Assessing Negotiation Competitions

Nuno Delicado
Pluris Pte. Ltd.

Horacio Falcao
INSEAD – Decision Sciences

Ellen E. Deason
Ohio State University (OSU) – Michael E. Moritz College of Law and Mershon Center for International Security

Sharon Press
Mitchell Hamline School of Law Dispute Resolution Institute

Shahla F. Ali
Deputy Director, Program in Arbitration & Dispute Resolution, University of Hong Kong

Eric Blanchot
United Nations – Institute of Training And Research (UNITAR); Ecole Nationale d’Administration

Habib Chamoun-Nicolas
Catholic University of Santiago de Guayaquil


N. Ebner, J. Coben & C. Honeyman (Eds.), Assessing our Students, Assessing Ourselves: Vol.3 in the Rethinking Negotiation Teaching Series. St Paul, MN: DRI Press (2012)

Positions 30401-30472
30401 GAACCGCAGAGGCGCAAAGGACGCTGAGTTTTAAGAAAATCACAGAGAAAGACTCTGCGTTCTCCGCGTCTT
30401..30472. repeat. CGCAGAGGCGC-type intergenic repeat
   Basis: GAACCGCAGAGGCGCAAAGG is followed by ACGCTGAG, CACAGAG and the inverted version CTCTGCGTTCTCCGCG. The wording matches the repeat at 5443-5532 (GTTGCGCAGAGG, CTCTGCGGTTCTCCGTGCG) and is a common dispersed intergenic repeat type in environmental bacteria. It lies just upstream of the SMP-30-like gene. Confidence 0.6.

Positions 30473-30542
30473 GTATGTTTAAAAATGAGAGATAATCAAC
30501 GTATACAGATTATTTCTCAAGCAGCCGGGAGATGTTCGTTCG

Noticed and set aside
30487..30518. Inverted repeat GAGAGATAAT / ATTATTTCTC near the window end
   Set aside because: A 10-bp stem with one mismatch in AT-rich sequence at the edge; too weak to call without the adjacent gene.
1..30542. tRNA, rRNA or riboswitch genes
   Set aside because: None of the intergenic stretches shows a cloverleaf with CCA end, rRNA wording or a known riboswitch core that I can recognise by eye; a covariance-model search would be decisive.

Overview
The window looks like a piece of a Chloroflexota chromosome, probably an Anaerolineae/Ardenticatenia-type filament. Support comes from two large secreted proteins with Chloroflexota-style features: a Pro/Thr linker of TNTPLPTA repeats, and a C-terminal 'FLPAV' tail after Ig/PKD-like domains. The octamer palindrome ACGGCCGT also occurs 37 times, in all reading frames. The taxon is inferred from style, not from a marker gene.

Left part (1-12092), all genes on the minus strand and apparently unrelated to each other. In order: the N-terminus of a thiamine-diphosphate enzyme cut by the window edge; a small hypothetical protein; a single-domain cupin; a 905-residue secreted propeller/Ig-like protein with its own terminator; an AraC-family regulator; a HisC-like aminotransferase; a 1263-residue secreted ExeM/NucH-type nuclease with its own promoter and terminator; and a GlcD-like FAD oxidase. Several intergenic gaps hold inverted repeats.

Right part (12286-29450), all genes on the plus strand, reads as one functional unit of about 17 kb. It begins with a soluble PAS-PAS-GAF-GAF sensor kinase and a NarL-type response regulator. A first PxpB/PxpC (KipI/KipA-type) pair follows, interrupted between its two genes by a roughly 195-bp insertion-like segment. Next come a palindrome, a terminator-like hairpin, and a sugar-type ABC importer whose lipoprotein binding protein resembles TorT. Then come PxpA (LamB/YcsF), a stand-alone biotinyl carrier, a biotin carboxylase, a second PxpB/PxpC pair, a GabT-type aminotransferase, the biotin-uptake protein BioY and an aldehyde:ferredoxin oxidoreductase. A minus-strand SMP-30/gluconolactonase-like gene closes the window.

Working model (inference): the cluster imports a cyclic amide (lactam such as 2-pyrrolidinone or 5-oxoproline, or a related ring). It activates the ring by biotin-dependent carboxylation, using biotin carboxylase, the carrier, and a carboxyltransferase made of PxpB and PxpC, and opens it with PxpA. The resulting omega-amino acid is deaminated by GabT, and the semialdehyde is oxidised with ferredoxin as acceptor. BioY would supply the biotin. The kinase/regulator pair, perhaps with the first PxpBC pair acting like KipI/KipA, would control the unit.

For many students, the first moment when “the rubber hits the road” in their learning is when they themselves hit the road, at a multi-institution competition. Across a remarkable array of institutions and cultures, the authors assess what has been learned about assessing students in competition environments. Noting that by definition, a competition requires winners they suggest that students might be judged either by the “outcome” of the negotiation, or, either in combination with outcome or exclusively, by criteria more related to “style and process,” in the way that competitions in gymnastics, figure skating and diving are judged.

Assessing Negotiation Competitions

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